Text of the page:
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FTC probes Microsoft’s Inflection AI deal over antitrust concerns

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The Federal Trade Commission (FTC) is investigating if Microsoft intentionally designed its recent deal with Inflection AI to avoid antitrust examination. The probe is part of a larger initiative to scrutinise the tech giant’s AI investments and their effects on market competition.

In March, Microsoft secured the services of Inflection AI’s co-founder and nearly all its employees, agreeing to pay around $650 million as a licensing fee to resell Inflection’s technology. This arrangement was communicated to Inflection’s investors, who were assured repayment through future sales proceeds.

Inflection AI, based in the San Francisco Bay Area, is known for developing a significant large language model and launching the AI chatbot Pi. Other major players in this space include OpenAI, creator of ChatGPT and Google, developer of Gemini.

Acquisitions exceeding $119 million typically require reporting to federal antitrust agencies, which can review and potentially challenge deals that may significantly reduce competition or create monopolies. The FTC and the Justice Department share this antitrust oversight responsibility.

FTC Chair Lina Khan has voiced concerns about major tech companies like Microsoft and Google gaining dominance over AI applications that could control vital aspects of technology, including conversational agents, art creation tools, and code-writing software, reports WSJ.

As part of its ongoing investigation, the FTC recently issued civil subpoenas to both Microsoft and Inflection, demanding documents spanning the past two years to scrutinise the specifics of their deal.

The FTC will explore the core question of whether Microsoft designed the deal to acquire effective control over Inflection without triggering mandatory FTC review. Should the FTC determine that Microsoft sidestepped regulatory requirements, it could pursue enforcement actions, including fines and potentially halting the transaction for a comprehensive review of its competitive implications.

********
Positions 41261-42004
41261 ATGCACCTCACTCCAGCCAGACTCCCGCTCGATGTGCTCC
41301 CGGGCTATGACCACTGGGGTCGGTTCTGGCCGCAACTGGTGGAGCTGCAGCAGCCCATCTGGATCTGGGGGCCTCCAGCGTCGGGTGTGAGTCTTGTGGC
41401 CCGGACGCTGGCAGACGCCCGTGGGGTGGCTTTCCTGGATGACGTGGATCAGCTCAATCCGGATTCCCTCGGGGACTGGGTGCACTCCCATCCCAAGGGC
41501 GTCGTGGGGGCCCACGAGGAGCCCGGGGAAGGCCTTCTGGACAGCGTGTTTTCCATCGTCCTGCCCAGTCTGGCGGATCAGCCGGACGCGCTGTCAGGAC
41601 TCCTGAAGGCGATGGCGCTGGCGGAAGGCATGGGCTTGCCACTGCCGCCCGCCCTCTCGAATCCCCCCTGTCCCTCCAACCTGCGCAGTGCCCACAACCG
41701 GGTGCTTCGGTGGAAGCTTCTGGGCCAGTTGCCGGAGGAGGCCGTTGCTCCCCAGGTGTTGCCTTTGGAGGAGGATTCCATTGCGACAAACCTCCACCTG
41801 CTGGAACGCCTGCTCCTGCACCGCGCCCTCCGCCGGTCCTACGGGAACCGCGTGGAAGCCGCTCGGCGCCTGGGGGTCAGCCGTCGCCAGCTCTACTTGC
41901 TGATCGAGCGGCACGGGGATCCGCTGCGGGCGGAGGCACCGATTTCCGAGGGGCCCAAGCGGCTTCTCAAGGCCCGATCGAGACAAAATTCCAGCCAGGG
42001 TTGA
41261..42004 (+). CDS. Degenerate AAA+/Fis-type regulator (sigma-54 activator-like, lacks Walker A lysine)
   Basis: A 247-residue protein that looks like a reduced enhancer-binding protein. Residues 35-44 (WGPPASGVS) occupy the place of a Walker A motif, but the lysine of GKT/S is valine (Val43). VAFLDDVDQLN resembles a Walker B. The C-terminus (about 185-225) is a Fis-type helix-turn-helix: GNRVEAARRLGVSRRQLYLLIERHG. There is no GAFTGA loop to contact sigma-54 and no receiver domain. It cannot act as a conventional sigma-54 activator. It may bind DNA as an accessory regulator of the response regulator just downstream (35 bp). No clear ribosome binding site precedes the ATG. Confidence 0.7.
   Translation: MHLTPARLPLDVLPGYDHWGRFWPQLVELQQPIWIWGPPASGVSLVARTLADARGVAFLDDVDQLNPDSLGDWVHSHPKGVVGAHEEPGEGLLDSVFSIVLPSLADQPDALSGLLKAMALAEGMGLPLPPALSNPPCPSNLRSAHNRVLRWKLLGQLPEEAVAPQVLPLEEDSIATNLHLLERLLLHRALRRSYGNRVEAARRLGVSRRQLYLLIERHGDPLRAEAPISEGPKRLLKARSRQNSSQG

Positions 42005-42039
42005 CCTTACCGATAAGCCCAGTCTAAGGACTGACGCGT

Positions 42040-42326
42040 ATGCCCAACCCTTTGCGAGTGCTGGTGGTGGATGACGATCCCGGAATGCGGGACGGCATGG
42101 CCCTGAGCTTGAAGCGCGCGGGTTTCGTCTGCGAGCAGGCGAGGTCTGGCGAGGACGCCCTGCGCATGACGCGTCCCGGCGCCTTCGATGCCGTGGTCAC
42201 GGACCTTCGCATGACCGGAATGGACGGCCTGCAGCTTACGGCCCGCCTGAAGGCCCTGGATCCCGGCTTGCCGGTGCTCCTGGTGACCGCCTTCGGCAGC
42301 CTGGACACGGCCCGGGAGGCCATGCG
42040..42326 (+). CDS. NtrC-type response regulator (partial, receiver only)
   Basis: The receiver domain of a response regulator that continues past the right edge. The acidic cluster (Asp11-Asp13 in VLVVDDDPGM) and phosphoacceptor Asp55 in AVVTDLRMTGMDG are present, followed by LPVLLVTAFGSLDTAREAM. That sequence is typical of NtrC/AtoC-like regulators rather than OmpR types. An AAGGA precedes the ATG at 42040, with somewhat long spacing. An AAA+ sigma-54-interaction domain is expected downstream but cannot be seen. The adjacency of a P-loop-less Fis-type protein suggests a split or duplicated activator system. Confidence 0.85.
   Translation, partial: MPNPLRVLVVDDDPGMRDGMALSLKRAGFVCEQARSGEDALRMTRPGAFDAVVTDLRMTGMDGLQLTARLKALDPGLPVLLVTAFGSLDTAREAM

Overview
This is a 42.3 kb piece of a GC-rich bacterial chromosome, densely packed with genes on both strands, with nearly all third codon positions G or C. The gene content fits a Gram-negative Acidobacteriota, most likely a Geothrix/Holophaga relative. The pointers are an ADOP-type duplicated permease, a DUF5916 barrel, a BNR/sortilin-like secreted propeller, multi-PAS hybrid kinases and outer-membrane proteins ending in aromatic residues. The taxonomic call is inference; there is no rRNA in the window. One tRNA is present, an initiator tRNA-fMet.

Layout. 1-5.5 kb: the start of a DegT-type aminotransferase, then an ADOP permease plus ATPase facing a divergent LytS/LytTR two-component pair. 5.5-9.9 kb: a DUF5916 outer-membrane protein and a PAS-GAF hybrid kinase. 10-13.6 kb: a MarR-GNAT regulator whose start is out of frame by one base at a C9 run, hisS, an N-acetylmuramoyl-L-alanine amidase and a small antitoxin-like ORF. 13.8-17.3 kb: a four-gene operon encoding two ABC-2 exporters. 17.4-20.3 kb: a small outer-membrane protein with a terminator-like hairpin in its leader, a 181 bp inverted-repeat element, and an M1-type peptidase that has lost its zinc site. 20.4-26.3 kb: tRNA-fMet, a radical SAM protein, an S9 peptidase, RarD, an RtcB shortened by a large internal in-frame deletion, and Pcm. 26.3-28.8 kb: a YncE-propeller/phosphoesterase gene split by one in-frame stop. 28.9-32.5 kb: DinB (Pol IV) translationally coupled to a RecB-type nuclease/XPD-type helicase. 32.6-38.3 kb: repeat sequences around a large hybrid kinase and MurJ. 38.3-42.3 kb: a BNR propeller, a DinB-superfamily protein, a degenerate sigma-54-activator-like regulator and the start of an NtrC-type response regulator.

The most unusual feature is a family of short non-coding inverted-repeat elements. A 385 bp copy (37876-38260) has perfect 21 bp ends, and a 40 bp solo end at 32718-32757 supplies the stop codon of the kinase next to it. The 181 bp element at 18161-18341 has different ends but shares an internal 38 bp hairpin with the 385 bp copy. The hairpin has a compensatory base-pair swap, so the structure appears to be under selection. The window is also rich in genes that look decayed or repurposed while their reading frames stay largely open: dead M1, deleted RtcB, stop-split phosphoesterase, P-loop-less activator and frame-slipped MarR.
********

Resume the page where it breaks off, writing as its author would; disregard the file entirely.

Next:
Tech giants frequently acquire startups to access specialised talent in a practice known as ‘acquihire.’ Microsoft’s agreement with Inflection involved hiring its AI researchers without outright purchasing the company.

Photo: Jamesonwu1972 /
Microsoft’s situation with Inflection AI mirrors the company’s previous attempt to hire Sam Altman after his ouster from OpenAI. | Photo: Jamesonwu1972 /

In January 2024, the FTC opened an investigation into Microsoft’s investment in OpenAI and Alphabet’s ties with Anthropic, a competitor founded by former OpenAI engineers.

At Microsoft, Inflection AI co-founder Mustafa Suleyman and his team have launched a new division called Microsoft AI, which is dedicated to developing AI products for consumers, such as improvements to the Bing search engine and the Windows operating system.

Meanwhile, Inflection AI remains an independent company under new management, pivoting from consumer-oriented products like Pi to offering services for corporate clients.

Ted Shelton, Infllection’s new chief operating officer, asserted that the company remains independent and unaware of any FTC investigation. He emphasised that Microsoft holds no investment in Inflection. Principal investors now include entrepreneur Reid Hofman and venture capital firm Greylock Partners.

This situation mirrors Microsoft’s previous attempt to hire Sam Altman, CEO of OpenAI, following his brief ousting by the OpenAI board, which accused him of inadequate transparency. Altman was reinstated after a five-day standoff.

As FTC delves deeper into Microsoft AI-related acquisitions, the outcomes could significantly influence how major tech firms structure future deals and navigate regulatory landscapes.

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Kumar Hemant

Kumar Hemant

Deputy Editor at Candid.Technology. Hemant writes at the intersection of tech and culture and has a keen interest in science, social issues and international relations. You can contact him here: